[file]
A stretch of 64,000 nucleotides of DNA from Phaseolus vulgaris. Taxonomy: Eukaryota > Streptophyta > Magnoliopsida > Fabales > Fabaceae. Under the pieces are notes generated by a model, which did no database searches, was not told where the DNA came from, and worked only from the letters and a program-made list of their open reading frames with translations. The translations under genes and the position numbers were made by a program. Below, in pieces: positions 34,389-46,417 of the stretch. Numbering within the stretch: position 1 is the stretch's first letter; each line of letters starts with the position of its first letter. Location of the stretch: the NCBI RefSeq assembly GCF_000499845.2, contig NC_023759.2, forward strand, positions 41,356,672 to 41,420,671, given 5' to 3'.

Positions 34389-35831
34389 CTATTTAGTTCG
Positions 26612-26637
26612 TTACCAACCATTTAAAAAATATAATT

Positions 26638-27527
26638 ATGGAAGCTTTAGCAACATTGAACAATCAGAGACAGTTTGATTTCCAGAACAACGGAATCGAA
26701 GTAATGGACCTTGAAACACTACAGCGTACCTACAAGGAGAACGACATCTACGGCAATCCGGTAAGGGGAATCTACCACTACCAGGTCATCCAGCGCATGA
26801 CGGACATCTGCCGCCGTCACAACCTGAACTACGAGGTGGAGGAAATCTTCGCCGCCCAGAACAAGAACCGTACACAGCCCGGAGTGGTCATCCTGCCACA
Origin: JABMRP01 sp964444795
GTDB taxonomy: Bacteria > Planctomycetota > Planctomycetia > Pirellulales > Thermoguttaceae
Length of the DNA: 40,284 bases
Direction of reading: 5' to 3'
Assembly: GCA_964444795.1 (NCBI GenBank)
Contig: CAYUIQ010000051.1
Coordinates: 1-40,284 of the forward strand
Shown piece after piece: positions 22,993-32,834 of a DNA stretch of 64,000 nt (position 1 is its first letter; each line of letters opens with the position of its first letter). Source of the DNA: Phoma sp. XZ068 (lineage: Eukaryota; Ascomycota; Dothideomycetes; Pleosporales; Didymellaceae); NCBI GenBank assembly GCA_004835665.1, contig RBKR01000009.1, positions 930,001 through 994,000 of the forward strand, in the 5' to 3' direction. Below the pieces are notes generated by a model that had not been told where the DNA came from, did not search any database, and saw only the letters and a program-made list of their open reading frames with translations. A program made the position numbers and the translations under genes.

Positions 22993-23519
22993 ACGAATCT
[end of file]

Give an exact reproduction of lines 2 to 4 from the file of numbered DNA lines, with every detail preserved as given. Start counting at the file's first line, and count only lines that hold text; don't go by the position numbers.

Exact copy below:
Positions 34389-35831
34389 CTATTTAGTTCG
Positions 26612-26637